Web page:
In the second part of our new series, The Greatest: The Men and Women Who Made Tennis, Martin Keady, our resident tennis historian, looks back at the life of the woman who first popularised women’s tennis – Suzanne Lenglen.
There are two women of whom it can be truly said that they changed tennis history. One is Billie Jean King, the greatest activist and organiser in the history of the sport, who did so much in the early 1970s to achieve parity of pay (and esteem) for professional female tennis players, and who of course will be a future subject of this series. The other is Suzanne Lenglen, the great French player of the 1920s who did so much to popularise women’s tennis in the first place, in the process establishing tennis as the only major sport in which almost equal attention is paid by the public and the media to male and female players, a situation that, sadly, remains the same nearly a century on.
Suzanne Lenglen was born in Paris in 1899. Like her male equivalent, Bill Tilden, the other great champion of the 1920s who did so much to boost the profile of tennis, she was born into a wealthy family, the result of a shrewd investment by her grandfather in horse-drawn buses before their replacement by motorised buses in the early 20th century. And she was also similar to Tilden in that she first learned to play tennis while on holiday with her family. Just as Tilden first developed as a player at his family’s summer home in the Catskills, so Lenglen flourished when her family began to winter on the French Riviera.
Fortunately for Lenglen, and for the sport that she would eventually do so much to promote, the Lenglens’ villa in Nice was opposite the Nice Lawn Tennis Club. As a result, she first learned to play tennis on grass, unlike most French players then and now, as clay soon became the preferred surface of choice for France, like all the other Mediterranean countries in which grass was in much shorter supply than le terre battoue (the beaten earth). Later, her mastery of grass court tennis would lead to her dominating Wimbledon, which she won a remarkable six times, including five times in succession.
However, before Lenglen became a Grand Slam champion and internationally famous celebrity, she had to make her way in the game and make an impact nationally. In this respect, her father, Charles, was instrumental. Like so many great female players who followed Lenglen, from the Williams sisters to the most recent French Wimbledon champion Marion Bartoli, she was first coached by her father and he remained her main coach throughout her career. His influence on her development was decisive. In particular, he always claimed that he learned how to coach his daughter by watching male players rather than female players, which led to Suzanne adopting a style of play that was far more aggressive (to the extent that it was occasionally even described as being “unfeminine”) than most of her female contemporaries.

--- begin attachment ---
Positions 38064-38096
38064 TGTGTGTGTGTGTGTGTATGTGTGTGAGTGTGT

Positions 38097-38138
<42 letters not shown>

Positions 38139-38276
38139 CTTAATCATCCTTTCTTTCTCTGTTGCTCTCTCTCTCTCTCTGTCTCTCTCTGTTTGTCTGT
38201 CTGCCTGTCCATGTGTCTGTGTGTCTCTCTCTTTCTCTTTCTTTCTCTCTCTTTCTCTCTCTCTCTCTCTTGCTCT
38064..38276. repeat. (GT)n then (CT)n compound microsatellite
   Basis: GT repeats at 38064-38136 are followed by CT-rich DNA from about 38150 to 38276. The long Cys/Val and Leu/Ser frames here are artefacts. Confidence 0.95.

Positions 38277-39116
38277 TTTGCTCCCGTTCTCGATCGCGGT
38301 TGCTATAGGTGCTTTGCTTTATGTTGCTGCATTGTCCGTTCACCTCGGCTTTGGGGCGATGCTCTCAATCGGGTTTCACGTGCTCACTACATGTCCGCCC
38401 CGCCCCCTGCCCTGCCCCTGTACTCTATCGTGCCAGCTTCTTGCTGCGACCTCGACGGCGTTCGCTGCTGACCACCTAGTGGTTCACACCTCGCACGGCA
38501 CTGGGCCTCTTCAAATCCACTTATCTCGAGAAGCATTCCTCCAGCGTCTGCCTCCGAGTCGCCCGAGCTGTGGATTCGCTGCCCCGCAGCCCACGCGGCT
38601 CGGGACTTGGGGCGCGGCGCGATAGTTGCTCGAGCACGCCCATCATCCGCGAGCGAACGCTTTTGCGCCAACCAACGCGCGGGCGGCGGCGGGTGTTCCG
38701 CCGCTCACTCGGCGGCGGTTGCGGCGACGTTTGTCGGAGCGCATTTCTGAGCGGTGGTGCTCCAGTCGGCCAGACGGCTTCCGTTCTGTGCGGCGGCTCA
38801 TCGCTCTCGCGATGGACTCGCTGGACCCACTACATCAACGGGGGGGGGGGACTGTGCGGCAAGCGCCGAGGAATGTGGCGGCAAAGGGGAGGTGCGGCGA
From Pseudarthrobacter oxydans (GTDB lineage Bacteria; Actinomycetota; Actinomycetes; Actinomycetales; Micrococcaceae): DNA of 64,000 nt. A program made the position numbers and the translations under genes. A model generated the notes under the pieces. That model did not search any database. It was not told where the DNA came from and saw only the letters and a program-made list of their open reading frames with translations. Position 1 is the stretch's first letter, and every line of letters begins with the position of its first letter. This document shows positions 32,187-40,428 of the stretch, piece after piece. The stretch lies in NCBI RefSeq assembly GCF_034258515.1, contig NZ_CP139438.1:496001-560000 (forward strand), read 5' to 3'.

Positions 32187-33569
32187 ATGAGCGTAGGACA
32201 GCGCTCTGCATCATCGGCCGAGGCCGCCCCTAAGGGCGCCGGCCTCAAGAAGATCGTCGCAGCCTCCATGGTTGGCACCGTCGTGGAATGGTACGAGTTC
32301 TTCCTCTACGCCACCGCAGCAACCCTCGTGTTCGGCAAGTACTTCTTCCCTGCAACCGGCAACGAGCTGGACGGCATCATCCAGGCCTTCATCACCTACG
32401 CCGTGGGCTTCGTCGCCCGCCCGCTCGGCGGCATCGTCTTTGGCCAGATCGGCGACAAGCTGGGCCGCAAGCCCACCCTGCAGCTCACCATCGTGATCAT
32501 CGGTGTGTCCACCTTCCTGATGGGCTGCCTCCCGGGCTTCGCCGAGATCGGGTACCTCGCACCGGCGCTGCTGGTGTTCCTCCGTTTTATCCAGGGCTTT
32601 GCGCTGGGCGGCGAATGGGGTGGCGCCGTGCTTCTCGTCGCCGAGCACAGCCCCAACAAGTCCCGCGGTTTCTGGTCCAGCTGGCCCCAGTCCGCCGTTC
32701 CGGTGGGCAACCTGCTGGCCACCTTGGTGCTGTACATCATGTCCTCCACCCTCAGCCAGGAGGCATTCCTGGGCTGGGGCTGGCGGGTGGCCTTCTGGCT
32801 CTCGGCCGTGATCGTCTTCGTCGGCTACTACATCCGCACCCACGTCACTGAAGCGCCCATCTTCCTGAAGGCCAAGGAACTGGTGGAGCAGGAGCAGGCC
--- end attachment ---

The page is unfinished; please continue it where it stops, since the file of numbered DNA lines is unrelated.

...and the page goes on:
Equally importantly, Charles Lenglen arranged for Suzanne to play regularly at the Nice club, even though children had never been allowed to play there before. In addition, as an amateur coach himself, he had the good sense to enlist expert help in the form of the club’s resident instructor, Joseph Negro, who taught Suzanne a far wider range of shots than most female players learned at the time.
Charles soon arranged for Suzanne to enter tennis tournaments, both in their native Paris and in the Riviera towns where they spent much of their time. As she was in so many ways, Lenglen was a pioneer of women’s tennis by playing at an astonishingly high level when she was still only a girl. She won her first tournaments when she was only 13 and soon began to attract wider attention, at a time when France was first beginning to fall in love with tennis, a process that would be dramatically accelerated by the achievements of Lenglen and her male counterparts – the famous “Musquetaires” of René Lacoste, Henri Cochet, Jean Borotra and Jacques Brugnon – a decade later.
However, although Lenglen achieved fame beyond France by winning the World Hard Court Championships in Paris in 1914 (before virtually every court in France was converted to clay) when she was still only 15, the start of World War One just a few months later brought her incredible rise to a premature halt, at least for the next four years.
Lenglen saw out World War One in the relative safety of Nice, which was far less affected by the ravages of trench warfare than the northern part of France. All the while, she was honing her tennis skills on the club court that she had first played on and then grown up on, in addition to the private court that her wealthy father built in the garden of their villa. Consequently, she was better prepared than many of her female contemporaries to hit the ground running when high-level tennis resumed after the war finally ended in November 1918. As a result, she was able to dominate women’s tennis, and in particular Wimbledon, from 1919 onwards.
1919 was actually Lenglen’s debut at Wimbledon and she duly became one of the few debut winners, alongside the likes of Boris Becker more than sixty years later, in the history of the tournament. At a time when the appetite for the return of top-class sport after four years of war was enormous (a situation likely to be repeated whenever professional sport today resumes after the Coronavirus crisis), there was enormous national and global interest in the young French woman who took the world’s greatest tennis tournament by storm.